The week ending December 2nd wound up being one of the best for the global stock market in years—and that’s saying something considering the rocket-ship takeoff in stocks back in ’09.
What’s amazing is, after a few bad weeks in November, there were all sorts of headlines declaring no chance of the fabled “Santa Rally.” Really? With all this volatility and a whole month to go?
Whether we get a nice rally to end the year or not, this is just another example in what’s been a year of manic, myopic sentiment—taking a few weeks (or even a few trading sessions) and extrapolating that trend out further into the future.
Despite all the teeth gnashing this year, global stocks are down a few percent on a total return basis, and the S&P 500 is up a little. It’s a year that’s confounded both bulls and bears.
Remember, stock investors should care greatly about the overall direction of the economy. But economic growth as measured by GDP is different than investing in the future profits of a company.
- S&P 500 Showing Record Sales Clashes With Slower Growth Rate
- Capital Spending Nears 2008 Level as U.S. Skates New Recession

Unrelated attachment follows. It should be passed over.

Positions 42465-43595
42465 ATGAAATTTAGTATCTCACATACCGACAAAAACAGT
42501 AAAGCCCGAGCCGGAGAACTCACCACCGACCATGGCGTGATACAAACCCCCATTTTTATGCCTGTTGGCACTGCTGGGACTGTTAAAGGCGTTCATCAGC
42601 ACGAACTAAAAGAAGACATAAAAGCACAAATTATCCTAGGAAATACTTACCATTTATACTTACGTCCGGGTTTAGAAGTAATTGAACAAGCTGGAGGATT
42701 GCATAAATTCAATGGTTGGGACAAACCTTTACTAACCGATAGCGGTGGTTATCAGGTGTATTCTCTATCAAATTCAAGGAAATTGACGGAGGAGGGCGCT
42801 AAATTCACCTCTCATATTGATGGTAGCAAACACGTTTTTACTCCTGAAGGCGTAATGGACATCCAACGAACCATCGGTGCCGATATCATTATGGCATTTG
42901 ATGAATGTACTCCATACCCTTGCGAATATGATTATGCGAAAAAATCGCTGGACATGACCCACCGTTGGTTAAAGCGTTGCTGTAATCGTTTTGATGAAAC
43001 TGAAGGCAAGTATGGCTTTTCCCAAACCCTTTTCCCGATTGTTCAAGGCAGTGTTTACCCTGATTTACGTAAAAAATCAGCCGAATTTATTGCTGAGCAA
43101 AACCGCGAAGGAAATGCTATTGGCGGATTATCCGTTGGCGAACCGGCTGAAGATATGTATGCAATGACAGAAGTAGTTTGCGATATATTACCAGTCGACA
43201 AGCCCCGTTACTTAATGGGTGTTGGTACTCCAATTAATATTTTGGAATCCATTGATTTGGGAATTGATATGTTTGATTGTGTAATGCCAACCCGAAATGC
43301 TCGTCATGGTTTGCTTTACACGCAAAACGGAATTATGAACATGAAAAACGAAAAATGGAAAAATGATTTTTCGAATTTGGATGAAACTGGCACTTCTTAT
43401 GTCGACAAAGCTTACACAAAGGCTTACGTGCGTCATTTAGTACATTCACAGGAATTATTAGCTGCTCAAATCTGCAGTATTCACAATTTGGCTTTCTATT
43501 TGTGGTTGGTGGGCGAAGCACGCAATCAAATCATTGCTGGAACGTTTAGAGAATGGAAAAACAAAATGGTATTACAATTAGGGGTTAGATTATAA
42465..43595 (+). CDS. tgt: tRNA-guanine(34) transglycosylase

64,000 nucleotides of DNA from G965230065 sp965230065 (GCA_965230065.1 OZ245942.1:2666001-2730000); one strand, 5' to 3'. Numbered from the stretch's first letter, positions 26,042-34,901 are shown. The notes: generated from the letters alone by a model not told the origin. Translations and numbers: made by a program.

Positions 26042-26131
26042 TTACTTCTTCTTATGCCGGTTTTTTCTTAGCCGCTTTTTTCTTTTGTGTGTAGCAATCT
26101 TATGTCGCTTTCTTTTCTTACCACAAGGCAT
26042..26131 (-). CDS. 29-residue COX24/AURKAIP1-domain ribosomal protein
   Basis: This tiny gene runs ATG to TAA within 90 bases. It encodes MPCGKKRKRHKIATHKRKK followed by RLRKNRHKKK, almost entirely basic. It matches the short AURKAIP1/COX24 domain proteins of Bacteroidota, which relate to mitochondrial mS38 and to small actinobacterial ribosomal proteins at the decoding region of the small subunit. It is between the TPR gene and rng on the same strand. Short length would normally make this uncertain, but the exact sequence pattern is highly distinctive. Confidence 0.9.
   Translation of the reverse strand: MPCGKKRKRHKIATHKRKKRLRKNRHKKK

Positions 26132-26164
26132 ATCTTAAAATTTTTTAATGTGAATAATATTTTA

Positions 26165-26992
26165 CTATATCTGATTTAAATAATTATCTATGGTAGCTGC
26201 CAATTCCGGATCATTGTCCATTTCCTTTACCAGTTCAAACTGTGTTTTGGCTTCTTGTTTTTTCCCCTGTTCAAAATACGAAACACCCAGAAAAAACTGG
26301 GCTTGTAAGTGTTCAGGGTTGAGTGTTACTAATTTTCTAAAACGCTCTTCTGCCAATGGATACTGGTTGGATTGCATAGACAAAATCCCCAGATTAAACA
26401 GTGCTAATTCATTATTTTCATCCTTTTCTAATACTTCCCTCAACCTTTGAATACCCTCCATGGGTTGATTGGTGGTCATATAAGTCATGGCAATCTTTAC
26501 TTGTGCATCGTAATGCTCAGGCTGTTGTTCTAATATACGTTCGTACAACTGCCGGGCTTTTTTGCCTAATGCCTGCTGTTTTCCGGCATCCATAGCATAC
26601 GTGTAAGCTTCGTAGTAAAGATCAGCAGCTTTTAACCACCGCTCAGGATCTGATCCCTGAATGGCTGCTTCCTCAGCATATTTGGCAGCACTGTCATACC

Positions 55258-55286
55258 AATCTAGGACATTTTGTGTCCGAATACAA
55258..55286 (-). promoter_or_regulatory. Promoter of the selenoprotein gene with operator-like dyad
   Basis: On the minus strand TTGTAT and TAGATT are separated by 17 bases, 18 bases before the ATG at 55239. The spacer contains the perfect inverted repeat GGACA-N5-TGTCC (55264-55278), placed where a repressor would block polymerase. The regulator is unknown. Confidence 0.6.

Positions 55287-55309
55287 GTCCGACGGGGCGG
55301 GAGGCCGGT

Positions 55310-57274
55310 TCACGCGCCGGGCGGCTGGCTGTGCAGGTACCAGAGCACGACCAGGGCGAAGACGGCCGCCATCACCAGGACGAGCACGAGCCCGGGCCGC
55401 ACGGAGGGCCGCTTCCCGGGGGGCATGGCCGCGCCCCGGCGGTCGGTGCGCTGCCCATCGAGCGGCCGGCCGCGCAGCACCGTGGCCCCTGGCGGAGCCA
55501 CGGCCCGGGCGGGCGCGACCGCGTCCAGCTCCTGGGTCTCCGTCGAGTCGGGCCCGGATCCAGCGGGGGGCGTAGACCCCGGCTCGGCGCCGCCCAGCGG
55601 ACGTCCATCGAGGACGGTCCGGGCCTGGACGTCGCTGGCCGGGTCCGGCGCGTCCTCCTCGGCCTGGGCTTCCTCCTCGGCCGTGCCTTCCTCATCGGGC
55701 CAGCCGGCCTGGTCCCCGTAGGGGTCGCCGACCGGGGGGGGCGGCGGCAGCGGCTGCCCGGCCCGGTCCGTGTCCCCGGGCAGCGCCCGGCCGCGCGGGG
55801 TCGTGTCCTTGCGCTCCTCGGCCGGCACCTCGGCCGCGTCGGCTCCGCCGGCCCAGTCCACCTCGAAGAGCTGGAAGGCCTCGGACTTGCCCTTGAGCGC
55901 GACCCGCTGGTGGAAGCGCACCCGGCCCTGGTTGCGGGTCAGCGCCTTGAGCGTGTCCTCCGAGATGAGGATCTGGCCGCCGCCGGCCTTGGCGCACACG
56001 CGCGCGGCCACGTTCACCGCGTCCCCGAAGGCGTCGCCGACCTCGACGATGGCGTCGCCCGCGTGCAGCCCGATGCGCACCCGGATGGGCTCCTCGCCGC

This blog has made this point often, but it can’t be repeated enough.
With markets jittery and dipping into correction territory, here’s a follow up to my recent entry, Economy versus Earnings:
According to Thomson Reuters, as of July 29th:
- The S&P 500 estimated earnings growth rate for Q2 is 10.3% based on companies reporting thus far. (16.3% if you exclude Bank of America)
- 73% of the 327 companies in the S&P 500 that have reported have beaten estimates
Of course, earnings are backward-looking (they describe the past, not the future). But what this illustrates is that corporate earnings (part of the heart and soul of stock investing), are in fine shape right now.
Also, see my “Market yips” entry from June 16th: “Big up years, up a-little-years, and down years all have big individual up and down days. Stick with your strategy and don’t let market down days yip you into mistakes.” We can add to that: corrections routinely happen during perfectly fine market years, too.
Days like the ones lately aren’t easy to swallow, but getting whipsawed by a market correction is far worse.
- Useful factoid: as of Friday, the S&P 500 was up 5.1% for the quarter. If it doesn’t lose any ground from now to the end of the month (today was a nice up day as well), it’ll be the best Q1 return for the S&P 500 since 1996 (+5.4%). (Source: Global Financial Data, Inc.)
- Consumers in the US keep spending: Consumption rose in February for a fifth consecutive month. This is without a big rebound in employment so far—which is almost totally contrary to the intelligencia’s normal view of how a recovery ought to work. Personal income was virtually flat m/m but rose +2% from a year ago. All this in the context of a very low inflation environment.
- 2009 was so “too big to fail”. We’re over it. 2010 is all about…too big to succeed! If this isn’t a shining example investors have capital and are looking to put it back to work, I’m not sure what is…